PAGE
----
Tour Operator Thomas Cook Collapses, Stranding Hundreds of Thousands

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LONDON — The tour operator and airline Thomas Cook said on Monday that it had collapsed, leaving hundreds of thousands of travelers stranded and scrambling to find a way home, after last-minute negotiations to obtain necessary financing for the debt-ridden company fell apart.

“We are sorry to announce that Thomas Cook has ceased trading with immediate effect,” the company said in a post on Twitter, and the Civil Aviation Authority in Britain said that all Thomas Cook bookings, including flights and vacations, had been canceled.

The liquidation of the world’s oldest travel company, which specialized in low-cost package holidays that included flights and accommodation in more than 60 destinations around the world, has set in motion what was being described as the biggest peacetime repatriation in British history, as the government announced plans to bring back 150,000 Britons.

An estimated 600,000 people were believed to be stranded around the world, including around 140,000 Germans. Condor, an airline that is a subsidiary of Thomas Cook, said it was seeking financial help from the German government to keep its planes in the air.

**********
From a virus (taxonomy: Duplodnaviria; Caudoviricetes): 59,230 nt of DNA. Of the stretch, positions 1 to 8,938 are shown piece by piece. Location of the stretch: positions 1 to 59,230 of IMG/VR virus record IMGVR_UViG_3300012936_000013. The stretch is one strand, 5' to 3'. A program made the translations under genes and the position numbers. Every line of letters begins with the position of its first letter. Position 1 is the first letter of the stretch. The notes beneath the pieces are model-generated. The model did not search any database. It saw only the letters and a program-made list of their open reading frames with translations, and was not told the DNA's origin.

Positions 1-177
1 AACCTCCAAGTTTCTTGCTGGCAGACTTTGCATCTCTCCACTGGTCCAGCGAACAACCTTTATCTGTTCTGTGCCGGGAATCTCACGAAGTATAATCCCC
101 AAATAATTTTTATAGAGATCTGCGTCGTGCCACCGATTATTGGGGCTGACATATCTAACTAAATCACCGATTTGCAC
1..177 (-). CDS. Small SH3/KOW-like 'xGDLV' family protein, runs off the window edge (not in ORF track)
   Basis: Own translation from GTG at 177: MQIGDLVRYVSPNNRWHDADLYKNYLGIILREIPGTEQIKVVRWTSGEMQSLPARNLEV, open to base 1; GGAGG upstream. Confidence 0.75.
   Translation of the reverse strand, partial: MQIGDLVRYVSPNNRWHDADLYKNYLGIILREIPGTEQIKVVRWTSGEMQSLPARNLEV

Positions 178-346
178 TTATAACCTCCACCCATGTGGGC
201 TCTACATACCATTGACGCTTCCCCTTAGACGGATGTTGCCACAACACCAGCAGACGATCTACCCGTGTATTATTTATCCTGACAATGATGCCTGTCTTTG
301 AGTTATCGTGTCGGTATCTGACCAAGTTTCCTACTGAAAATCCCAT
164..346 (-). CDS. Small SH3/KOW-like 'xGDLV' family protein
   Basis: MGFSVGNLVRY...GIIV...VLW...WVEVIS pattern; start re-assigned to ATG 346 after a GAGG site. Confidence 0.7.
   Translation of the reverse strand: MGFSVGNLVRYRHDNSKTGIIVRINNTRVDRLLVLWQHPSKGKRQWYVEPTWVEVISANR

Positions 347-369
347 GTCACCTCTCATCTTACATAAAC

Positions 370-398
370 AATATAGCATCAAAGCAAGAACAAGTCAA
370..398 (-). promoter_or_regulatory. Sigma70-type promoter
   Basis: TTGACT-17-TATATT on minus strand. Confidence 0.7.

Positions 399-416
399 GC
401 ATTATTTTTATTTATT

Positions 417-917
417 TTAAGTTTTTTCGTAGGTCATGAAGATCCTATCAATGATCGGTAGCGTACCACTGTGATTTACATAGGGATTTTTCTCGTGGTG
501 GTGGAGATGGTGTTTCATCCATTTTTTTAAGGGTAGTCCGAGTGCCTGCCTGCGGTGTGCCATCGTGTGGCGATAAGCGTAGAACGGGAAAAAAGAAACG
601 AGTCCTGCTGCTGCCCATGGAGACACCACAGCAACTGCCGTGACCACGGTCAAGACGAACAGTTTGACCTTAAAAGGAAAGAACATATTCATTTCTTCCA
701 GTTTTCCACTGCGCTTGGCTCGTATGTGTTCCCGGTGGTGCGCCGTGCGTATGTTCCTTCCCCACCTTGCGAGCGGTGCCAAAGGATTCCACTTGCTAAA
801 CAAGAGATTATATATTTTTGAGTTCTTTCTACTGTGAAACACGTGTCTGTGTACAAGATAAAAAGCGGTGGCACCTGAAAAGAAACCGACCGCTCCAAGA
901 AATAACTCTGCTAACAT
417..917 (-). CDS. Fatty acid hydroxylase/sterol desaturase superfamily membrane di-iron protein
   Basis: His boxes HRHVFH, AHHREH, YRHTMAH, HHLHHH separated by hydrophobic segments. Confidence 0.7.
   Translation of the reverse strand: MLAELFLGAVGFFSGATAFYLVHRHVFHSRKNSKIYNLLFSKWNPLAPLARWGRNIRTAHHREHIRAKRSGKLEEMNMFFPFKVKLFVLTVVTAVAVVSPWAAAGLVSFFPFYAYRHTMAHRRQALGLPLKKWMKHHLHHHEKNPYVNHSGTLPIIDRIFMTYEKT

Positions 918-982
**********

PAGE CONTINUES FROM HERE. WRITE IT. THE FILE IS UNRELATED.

Condor said that it had been “profitable for many years,” and a loan from the German government would help it fly back those German travelers who were scheduled to fly with Condor anyway. Those Germans who flew with other Thomas Cook affiliates will also be covered by the insurance mandatory for operators of package tours.

and it was not immediately clear what would happen to those who are not British.

The BBC reported that the government had chartered 45 jets to get people home. Airlines including easyJet, British Airways and Virgin were providing planes, the BBC said, with some being flown in from as far away as Malaysia.

The Civil Aviation Authority said it was working with the government to support passengers scheduled to fly back to Britain with Thomas Cook between Monday and Oct. 6, the agency said in a statement on its website, though the transport secretary, Grant Shapps, cautioned that what is known as “Operation Matterhorn” would not “be entirely smooth sailing.”

“There’s a sign saying that Thomas Cook customers should get in touch with their agency, but you don’t get through to anybody because it doesn’t exist. So how can you do that?” said David Midson, who was on vacation on the Greek island of Corfu, Reuters reported.

The aviation authority told passengers who were booked on Thomas Cook Airlines flights not to go to British airports, “as your flight will not be operating,” and warned that the repatriation effort would not include any outbound flights from Britain.

It also noted that it had contacted the hotels hosting Thomas Cook customers, who booked their accommodation as part of a package, to tell them that the cost of their stay will also be covered by the government. The announcement alleviated fears that travelers would be unable to leave their hotels until payment was settled.

On Saturday, some British tourists described being stopped from checking out of their hotel in Tunisia over concerns the hotel might not be paid.